‘Ma, where did our house go?’
(The Philippine Star) - January 3, 2016 - 9:00am

MANILA, Philippines - The day after typhoon Melor (local name Nona) struck the province of Sorsogon, Nelbeth and her family, who momentarily took shelter in a relative’s place, was aghast at the sight of their home. “More than half was blown away. My son Christian asked ‘Ma, where did our house go?’”

Like many boys his age, Christian, six, happily spent the long Christmas holidays. He had no inkling that they would be spending Christmas a bit differently this time.

Last Dec. 14, the Philippine Atmospheric, Geophysical and Astronomical Services Administration (PAGASA) announced a brewing typhoon that would make landfall in the Bicol region. Christian’s community, a small coastal town where families earn their meager income by fishing, farming or part-time carpentry, was alarmed. The news of a new typhoon reminded them of Typhoon Rammasun (locally named Glenda), which had devastated the Philippines in July 2014.

On the day typhoon Nona  ravaged Christian’s community and nearby places, it was unusually calm.

“We thought the typhoon had changed its course but in the blink of an eye, everything changed,” Nelbeth said.

Packed with strong winds, typhoon Nona toppled everything in its path – from coconut trees to electric posts to nipa (palm) houses.

Allan Jerus, team leader of Green Valley Development Foundation (GVDF), a World Vision partner organization in Sorsogon, conducted an assessment in affected communities and saw the trail of destruction left in Nona’s path.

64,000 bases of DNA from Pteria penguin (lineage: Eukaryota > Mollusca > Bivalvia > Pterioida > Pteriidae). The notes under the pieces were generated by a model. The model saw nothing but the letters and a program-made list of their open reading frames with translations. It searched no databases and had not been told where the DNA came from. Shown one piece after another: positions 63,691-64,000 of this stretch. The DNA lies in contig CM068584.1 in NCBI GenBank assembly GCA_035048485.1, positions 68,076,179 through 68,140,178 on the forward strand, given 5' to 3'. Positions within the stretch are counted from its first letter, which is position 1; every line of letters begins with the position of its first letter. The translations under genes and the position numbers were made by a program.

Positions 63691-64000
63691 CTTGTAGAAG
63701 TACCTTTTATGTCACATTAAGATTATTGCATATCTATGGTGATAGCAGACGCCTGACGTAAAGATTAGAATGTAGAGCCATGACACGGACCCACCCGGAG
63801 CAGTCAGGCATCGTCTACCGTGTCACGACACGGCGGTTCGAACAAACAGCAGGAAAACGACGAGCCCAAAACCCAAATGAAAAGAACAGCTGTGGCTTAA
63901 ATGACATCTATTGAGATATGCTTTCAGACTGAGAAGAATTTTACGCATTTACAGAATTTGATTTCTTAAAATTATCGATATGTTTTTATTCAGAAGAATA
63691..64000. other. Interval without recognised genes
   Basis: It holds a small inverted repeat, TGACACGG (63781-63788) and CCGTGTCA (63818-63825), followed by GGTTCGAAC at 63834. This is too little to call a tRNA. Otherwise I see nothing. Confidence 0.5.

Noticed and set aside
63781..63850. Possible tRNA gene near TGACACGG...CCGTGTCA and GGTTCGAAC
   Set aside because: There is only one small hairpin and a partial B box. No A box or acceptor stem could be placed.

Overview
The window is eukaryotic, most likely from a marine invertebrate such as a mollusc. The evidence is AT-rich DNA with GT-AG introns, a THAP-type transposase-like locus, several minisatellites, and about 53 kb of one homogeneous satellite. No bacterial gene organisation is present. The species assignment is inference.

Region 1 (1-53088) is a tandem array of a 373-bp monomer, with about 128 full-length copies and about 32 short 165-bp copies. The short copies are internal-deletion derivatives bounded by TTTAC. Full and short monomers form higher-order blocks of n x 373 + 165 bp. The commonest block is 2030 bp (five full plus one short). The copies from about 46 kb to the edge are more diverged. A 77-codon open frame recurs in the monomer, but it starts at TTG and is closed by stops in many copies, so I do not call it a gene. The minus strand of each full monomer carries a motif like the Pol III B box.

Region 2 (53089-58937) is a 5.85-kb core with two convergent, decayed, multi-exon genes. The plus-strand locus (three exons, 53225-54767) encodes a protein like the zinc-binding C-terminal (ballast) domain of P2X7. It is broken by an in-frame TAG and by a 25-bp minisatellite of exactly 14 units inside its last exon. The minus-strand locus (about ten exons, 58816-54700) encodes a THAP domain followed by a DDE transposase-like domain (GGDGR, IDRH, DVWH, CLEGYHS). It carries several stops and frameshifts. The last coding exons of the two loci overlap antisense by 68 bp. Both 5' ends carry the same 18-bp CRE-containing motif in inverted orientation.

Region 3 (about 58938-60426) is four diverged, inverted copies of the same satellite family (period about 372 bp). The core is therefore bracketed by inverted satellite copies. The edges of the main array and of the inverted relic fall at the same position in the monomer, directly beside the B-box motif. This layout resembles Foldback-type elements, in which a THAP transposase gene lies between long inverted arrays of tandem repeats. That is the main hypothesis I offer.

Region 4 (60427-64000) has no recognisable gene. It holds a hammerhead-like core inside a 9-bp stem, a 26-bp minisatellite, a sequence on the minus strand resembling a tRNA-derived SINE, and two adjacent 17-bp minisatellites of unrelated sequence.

“Roads going to Sta. Magdalena were littered with fallen coconuts and debris. It seemed as though the typhoon had just happened yesterday.” 

The National Disaster Risk Reduction and Management Council (NDRRMC) reports that the typhoon wreaked agricultural and infrastructure damage valued at P6 billion.

Left homeless, Nelbeth’s family had to forego celebrating Christmas. “We didn’t celebrate much as we needed to keep what little money we had to have our house fixed,” she said.

The family now temporarily stay in a room, which is not big enough for a family of four but is the only part of their house that remains standing.

Christian’s toys, all muddied and wet, were not spared. “All I have now are a few notebooks and my school bag, but at least we’re okay,” he said.

World Vision and its partner organization, Green Valley, are distributing emergency essentials like mosquito nets, tarps, rope and blanket to more than 2,000 Nona-affected families.

ACIRC ALL I ALLAN JERUS GEOPHYSICAL AND ASTRONOMICAL SERVICES ADMINISTRATION GREEN VALLEY GREEN VALLEY DEVELOPMENT FOUNDATION LAST DEC NATIONAL DISASTER RISK REDUCTION AND MANAGEMENT COUNCIL NELBETH TYPHOON WORLD VISION
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